The Balancing Magic Hook allows for its center of gravity to be manipulated by the addition of weight to the hooked end.  Once you know the secret, you can easily balance it on the tip of your finger… or on the end of a pencil… or even on the tip of your nose! 
Balancing toys were popular in the 19th century.  Dating back to ancient China and India, where they were most often carved from soft wood, the western balancing toys were traditionally made from tin or metal.  Illustrations of balancing toys can be found in educational literature from the 18th century.  The physics governing the movement of such toys intrigued and amazed people

Figure 1 shows a balancing magic hook in (full-size) cross-section, and can be used as a pattern from which to make your own balancing magic hook. It can be made from a variety of materials: wood, metal, thick cardboard, etc. The ideal thickness is about 1 cm (the aluminum one I have is 9 mm thick).

Once the balancing magic hook has been made, position it on the end of a fingertip as shown in Figure. 2. It is unstable in this position and falls to the floor.  Now take a belt (preferably a firm leather one with a reasonably large buckle), and fasten the buckle so that the belt forms a closed loop. Place the belt on the hook (on your fingertip) as shown in Fig. 3, with the buckle at the bottom of the belt.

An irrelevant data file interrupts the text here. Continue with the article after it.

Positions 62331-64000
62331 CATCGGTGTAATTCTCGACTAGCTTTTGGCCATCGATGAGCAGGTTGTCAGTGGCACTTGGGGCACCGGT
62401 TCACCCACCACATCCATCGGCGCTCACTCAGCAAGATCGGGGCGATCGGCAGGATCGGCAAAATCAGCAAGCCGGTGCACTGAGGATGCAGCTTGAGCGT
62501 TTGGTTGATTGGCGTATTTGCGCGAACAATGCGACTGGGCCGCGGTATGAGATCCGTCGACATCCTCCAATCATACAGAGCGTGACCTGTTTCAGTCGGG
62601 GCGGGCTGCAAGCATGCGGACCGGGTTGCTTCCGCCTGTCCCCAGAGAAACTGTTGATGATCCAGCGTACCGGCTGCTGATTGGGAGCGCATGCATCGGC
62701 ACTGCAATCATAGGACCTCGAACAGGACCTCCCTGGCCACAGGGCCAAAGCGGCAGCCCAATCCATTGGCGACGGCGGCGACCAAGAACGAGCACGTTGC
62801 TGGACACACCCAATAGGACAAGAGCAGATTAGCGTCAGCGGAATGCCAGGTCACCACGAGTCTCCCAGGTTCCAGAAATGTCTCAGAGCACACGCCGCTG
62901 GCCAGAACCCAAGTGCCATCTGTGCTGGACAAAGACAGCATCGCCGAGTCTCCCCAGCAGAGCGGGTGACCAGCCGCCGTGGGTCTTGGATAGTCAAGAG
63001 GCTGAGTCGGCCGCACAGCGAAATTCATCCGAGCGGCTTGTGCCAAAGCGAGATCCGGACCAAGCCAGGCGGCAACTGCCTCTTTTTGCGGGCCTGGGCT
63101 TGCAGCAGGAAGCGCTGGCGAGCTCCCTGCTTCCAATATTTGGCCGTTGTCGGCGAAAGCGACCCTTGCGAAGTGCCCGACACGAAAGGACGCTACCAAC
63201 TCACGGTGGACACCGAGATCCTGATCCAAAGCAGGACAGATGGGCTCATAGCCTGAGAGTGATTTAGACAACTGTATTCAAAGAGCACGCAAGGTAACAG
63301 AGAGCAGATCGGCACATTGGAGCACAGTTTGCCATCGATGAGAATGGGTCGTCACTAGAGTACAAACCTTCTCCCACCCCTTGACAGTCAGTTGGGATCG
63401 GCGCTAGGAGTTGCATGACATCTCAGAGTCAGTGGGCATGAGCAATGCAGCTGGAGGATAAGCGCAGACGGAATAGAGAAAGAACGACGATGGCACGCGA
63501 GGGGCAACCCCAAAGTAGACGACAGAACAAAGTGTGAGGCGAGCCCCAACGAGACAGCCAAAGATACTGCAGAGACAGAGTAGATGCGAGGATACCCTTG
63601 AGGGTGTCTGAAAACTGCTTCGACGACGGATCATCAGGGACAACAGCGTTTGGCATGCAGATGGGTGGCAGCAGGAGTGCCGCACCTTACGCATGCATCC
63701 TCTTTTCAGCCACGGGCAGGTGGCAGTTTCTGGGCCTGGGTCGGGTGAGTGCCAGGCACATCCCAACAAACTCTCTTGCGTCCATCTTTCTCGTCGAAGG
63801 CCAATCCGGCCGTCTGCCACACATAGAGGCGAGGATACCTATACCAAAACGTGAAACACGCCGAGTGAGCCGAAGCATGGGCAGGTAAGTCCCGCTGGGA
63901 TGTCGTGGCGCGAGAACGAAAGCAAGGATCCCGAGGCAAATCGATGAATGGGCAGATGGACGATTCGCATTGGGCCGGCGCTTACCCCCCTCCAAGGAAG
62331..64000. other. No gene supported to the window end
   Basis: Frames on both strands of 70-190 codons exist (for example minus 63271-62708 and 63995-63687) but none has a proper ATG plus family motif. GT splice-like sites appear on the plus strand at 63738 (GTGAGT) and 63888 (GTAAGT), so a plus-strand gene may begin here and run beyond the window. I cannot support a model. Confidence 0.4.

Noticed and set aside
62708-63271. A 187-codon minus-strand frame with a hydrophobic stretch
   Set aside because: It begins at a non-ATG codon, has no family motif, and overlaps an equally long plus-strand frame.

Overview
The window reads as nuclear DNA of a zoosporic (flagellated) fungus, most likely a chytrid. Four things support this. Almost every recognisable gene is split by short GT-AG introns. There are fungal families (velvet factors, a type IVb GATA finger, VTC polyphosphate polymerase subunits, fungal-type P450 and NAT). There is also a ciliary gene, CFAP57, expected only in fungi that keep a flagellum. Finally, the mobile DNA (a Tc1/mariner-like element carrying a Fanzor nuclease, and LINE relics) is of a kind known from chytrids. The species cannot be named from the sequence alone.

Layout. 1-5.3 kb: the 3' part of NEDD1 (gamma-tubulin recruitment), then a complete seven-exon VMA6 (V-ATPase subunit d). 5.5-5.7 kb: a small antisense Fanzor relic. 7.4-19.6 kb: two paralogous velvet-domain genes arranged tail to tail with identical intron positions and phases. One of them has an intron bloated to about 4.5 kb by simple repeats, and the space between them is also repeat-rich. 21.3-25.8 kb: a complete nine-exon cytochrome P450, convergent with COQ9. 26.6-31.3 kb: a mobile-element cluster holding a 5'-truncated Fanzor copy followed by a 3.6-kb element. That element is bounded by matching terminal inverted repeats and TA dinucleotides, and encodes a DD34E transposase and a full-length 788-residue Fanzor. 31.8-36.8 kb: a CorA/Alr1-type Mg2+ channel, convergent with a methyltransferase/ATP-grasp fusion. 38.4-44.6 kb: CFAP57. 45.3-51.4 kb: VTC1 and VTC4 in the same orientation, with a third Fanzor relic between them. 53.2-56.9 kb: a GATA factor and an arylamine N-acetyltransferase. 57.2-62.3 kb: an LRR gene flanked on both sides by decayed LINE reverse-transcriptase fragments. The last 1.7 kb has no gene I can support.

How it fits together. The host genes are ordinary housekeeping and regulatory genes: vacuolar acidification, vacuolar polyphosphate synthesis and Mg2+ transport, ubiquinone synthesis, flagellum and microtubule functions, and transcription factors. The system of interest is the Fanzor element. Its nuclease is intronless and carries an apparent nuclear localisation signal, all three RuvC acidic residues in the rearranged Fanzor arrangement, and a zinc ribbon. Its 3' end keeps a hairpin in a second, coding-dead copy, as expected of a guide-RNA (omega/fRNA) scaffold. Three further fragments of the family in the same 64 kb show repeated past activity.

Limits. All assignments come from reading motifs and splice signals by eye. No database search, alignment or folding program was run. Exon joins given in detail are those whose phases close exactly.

Instead of the balancing magic hook and belt falling to the floor, the entire system is quite stable! For added effect you can swing the hook and belt gently from side to side, or place it on the edge of a table or the top of a door frame. Figure 3 The hook is unstable by itself, but stable when the belt is hung on it.

 HOW IT WORKS — If an object (which is free to rotate) is to be in stable equilibrium, the centre of mass must be below the pivot point. When the hook alone is placed on a fingertip, it is impossible for the centre of mass to be position below the pivot point without the hook sliding from the finger and falling. (The pivot point is just the contact point between the hook and the finger.) When the belt is on the hook, the centre of mass of the system (hook + belt) is now positioned somewhere in the middle of the loop formed by the belt, and it is “easy” for the centre of mass to be under the pivot point, with stable equilibrium being the result.

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